The Ministerial Committee for Legislation advanced a bill on Sunday that would cut tax transfers to the Palestinian Authority (PA) over stipends paid by the Palestinian leadership to security prisoners and their families.
The bill, first tabled in March by Yesh Atid MK Elazar Stern, stipulates that at the conclusion of each fiscal year, the Ministry of Defense will publish a report summarizing the scope of annual financial support provided by the PA and the Palestinian Liberation Organization (PLO) to security prisoners and the families of terrorists. Israel would then deduce the same amount from tax transfers to the Palestinian Authority in the following fiscal year.
Israel transfers tax revenues it collects for the PA in accordance with the 1994 ‘Paris Protocol’ governing economic relations with the Palestinian Authority. Israel collects import taxes on goods passing through Israel and destined for the Palestinian Authority.
“We must end the fact that terrorists and their families receive payment for the murder of Israelis,” Stern said. “It is inconceivable that terrorists will receive salaries for murdering Jews. The state must do its utmost to fight terror, [and] this law is critical to Israel’s national security.”
According to the bill, seven percent of the PA budget, largely funded by American and European aid, is directed by Palestinian legislation to pay salaries and fund benefits to Palestinian terrorists imprisoned in Israel (during their imprisonment and even after their release) and to allowances for Palestinian families whose relatives have been killed or injured while perpetrating terrorist attacks. These payments, amounting to more than NIS 1.1 billion ($350 million) per year, are funneled through the Palestinian Authority Martyrs’ Fund which in 2014 was transferred to the PLO in an attempt to divert criticism.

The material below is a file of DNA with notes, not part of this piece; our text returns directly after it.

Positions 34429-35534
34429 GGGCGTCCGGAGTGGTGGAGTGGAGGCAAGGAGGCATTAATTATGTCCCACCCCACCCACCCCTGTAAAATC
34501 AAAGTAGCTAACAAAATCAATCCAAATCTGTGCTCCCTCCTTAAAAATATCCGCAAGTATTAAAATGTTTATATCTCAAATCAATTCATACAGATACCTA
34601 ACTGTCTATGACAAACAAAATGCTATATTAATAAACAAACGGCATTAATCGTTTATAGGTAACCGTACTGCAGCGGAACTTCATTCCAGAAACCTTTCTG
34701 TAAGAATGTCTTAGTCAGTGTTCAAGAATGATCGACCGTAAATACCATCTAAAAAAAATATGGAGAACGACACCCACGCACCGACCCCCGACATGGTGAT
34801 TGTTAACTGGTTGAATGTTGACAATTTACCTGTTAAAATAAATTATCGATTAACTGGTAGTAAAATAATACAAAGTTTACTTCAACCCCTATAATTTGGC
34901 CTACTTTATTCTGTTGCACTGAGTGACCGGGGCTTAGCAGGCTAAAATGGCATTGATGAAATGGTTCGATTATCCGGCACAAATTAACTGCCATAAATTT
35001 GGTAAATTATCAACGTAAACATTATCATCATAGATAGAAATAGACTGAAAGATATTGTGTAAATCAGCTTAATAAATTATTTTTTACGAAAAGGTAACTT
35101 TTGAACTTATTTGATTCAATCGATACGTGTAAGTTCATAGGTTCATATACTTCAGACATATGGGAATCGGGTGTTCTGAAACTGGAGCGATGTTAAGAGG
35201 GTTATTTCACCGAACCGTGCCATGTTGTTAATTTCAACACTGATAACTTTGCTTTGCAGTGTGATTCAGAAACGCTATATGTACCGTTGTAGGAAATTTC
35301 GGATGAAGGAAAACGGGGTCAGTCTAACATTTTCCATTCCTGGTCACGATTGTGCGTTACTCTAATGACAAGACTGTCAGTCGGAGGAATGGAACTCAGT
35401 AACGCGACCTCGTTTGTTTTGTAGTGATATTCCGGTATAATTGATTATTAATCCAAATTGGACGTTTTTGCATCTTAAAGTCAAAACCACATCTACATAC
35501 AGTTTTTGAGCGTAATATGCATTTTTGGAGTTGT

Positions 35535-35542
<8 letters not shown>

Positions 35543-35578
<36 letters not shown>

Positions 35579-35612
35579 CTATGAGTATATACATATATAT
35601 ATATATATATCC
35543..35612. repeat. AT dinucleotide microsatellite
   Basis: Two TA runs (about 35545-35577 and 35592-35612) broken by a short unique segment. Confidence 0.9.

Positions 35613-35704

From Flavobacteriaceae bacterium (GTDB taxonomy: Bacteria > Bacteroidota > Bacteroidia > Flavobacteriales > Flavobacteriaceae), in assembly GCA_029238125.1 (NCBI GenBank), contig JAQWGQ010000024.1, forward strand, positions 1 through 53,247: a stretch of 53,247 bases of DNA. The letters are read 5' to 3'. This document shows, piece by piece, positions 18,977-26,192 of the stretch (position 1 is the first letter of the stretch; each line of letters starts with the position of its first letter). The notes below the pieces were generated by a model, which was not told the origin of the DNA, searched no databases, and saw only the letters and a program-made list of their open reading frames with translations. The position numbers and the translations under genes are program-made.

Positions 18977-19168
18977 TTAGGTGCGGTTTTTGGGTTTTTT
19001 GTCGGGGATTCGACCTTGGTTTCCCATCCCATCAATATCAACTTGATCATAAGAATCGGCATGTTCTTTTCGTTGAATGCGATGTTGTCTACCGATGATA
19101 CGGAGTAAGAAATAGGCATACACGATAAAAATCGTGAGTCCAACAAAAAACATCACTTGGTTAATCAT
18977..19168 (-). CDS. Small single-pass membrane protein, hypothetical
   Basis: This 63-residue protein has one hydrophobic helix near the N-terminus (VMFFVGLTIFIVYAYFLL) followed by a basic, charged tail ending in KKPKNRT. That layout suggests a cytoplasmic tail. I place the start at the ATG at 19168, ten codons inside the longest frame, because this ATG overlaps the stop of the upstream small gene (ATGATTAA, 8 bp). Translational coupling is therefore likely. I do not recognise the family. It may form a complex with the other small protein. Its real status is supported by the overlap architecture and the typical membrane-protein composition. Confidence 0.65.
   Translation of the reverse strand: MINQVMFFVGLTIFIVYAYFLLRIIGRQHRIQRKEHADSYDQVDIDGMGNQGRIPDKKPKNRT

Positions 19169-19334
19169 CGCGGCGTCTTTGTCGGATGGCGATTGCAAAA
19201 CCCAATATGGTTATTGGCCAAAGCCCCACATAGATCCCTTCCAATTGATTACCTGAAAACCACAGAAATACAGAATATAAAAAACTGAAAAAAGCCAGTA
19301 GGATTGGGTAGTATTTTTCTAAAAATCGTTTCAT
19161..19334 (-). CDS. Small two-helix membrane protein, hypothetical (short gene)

“While we complain to the nations of the world about their turning a blind eye to the PA support of terrorism, the State of Israel itself does so to a considerable extent,” the legislation states.
Representative of bereaved families signed a letter to the government calling on the ministers to vote in support of the bill.
The bill is supported by both the coalition and opposition, including Foreign Affairs and Defense Committee chairman Likud MK Avi Dichter and Zionist Union MK Eyal Ben-Reuven, and Kulanu party chairman MK Roy Folkman.
Stern’s bill emulates the Taylor Force Act, a 2016 US legislative bill sponsored by Republican Senator Lindsey Graham (South Carolina), which proposes to halt American economic aid to the PA until the latter changes its legislation regarding the transfer of funds to Palestinian security prisoners and family members, and families of terrorists who died committing attacks.
The bill was introduced in the wake of the killing of 28-year-old Taylor Force, an American citizen and United States army veteran, who was visiting Israel as part of a Vanderbilt University study group when he was stabbed to death by a Palestinian terrorist on the Tel Aviv beach promenade in March 2016.
The Israeli bill is scheduled to be presented to the Knesset Plenum for preliminary reading this Wednesday and will then need to pass second and third reading before going into law.